Fintech in Costa Rica: changes and perspectives

By: Randall Barquero

In 2022, the Fintech sector continued to grow in Costa Rica, and the outlook for 2023 is even more promising. In this article, we will review the recent dynamics of the sector and what we can expect in terms of regulation soon.

According to the latest Fintech report published last April by the Inter-American Development Bank (IDB) and Finnovista , at the close of 2021 a total of 44 Fintech startups were estimated in the country, while a year later, at the end of 2022, 55 such companies were already identified, according to the “Fintech Radar” of Costa Rica, published by Misión Lunar and the Fintech Association of Central America and the Caribbean, which evidences a growth of 25% per year. In the regional context, the Costa Rican ecosystem is among the 3 most dynamic in Central America and the Caribbean, along with the Dominican Republic and Guatemala, countries that have also been very active in recent years, with year-on-year growth of more than 75% since 2017, according to figures from the IDB report mentioned above.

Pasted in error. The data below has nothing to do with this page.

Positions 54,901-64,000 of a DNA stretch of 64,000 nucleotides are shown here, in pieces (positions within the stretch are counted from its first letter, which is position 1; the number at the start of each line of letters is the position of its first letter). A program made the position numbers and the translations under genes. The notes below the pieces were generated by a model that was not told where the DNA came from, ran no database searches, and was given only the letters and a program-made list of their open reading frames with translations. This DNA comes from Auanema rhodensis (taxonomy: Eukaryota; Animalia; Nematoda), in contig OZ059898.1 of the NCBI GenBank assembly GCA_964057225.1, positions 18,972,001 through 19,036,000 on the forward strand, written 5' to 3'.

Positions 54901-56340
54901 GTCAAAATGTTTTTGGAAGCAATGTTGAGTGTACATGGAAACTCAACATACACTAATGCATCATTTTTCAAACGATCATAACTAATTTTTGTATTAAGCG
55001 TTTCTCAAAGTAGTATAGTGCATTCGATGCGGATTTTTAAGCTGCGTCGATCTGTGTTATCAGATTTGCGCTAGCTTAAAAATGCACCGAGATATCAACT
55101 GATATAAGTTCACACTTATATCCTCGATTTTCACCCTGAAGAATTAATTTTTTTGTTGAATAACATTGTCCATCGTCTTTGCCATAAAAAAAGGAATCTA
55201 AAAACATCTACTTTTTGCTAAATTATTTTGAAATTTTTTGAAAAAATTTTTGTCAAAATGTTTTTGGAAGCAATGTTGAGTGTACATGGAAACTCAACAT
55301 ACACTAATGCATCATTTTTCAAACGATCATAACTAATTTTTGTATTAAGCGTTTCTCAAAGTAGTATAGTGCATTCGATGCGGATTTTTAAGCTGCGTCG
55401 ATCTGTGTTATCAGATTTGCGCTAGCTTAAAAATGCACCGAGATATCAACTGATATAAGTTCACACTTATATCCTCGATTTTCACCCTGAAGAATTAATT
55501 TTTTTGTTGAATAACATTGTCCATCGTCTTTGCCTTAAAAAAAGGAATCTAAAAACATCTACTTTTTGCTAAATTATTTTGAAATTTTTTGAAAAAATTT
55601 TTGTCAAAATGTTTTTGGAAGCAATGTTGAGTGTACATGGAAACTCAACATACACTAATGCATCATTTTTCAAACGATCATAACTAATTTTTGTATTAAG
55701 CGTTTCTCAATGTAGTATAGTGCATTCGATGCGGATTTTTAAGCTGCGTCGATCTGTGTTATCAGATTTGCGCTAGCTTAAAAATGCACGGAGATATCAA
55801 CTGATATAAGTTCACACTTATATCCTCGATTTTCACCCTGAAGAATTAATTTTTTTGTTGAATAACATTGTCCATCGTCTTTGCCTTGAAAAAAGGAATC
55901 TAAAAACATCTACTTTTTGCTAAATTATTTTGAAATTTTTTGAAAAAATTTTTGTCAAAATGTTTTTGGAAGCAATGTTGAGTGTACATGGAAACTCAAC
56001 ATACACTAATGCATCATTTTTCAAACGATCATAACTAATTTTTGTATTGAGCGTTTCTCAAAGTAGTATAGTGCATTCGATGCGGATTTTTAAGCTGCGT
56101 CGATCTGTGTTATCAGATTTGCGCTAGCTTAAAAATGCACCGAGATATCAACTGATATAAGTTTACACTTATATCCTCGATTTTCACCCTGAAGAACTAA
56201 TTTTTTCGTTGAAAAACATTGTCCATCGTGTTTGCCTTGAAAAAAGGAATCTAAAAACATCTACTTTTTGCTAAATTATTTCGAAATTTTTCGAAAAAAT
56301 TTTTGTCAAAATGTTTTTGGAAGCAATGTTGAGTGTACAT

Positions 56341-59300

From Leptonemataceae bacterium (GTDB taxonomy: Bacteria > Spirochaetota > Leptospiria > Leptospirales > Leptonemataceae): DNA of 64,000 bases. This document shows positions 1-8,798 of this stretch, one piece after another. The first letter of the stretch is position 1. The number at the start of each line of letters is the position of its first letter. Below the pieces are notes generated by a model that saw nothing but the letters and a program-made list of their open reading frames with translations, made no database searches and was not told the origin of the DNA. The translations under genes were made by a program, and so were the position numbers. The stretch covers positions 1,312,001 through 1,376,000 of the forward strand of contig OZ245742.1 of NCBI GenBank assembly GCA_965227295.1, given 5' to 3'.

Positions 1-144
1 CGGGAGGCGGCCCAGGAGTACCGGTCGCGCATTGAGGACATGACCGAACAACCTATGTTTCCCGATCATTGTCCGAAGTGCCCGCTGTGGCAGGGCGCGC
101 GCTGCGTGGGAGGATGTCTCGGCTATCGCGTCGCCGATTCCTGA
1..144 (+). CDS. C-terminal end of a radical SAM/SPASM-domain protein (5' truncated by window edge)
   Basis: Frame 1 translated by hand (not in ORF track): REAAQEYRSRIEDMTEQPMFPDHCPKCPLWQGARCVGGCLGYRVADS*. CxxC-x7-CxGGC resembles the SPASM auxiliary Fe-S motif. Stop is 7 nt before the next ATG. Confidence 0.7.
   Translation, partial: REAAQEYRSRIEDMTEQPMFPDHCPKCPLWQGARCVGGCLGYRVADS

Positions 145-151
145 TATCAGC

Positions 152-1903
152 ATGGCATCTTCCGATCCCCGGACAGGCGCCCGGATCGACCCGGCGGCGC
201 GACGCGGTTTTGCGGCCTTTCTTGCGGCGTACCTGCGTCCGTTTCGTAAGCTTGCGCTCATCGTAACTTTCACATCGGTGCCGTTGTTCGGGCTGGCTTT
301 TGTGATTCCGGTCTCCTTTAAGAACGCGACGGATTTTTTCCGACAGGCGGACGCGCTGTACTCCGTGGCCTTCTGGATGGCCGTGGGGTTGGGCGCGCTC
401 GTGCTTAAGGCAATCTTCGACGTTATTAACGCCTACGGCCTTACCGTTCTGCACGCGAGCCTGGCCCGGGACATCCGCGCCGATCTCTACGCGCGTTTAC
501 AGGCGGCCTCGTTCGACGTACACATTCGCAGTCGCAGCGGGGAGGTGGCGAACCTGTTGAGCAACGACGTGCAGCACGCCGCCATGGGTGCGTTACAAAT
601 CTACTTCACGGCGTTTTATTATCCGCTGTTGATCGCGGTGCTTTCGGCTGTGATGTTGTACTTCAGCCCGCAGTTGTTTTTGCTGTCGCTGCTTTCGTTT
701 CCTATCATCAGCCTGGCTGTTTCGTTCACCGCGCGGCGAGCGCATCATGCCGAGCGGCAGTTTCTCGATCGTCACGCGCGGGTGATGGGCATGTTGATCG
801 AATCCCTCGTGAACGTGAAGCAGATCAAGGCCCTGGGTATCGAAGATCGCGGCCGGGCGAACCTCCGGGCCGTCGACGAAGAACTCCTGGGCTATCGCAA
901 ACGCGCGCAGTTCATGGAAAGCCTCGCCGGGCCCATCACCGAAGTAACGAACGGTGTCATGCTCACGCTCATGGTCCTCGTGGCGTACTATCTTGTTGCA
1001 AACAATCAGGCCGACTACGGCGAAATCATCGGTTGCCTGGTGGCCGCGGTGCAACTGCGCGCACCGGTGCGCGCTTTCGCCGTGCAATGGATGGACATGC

In April 2022, the National Council of Supervision of the Financial System (CONASSIF), inaugurated its Center for Financial Innovation (CIF), a space that seeks to promote dialogue and informal consultation between entrepreneurs and regulators, so that all those interested in developing a Fintech project can have this channel of communication and guidance on the regulation applicable to their proposal.  Previously there was already a “Fintech Group” formed by officials from the different Superintendencies of the financial system and the Central Bank of Costa Rica, which studied the dynamics of the Fintech sector but with little or no interaction with the participants in the ecosystem, a situation that has now begun to change with the opening of the CIF.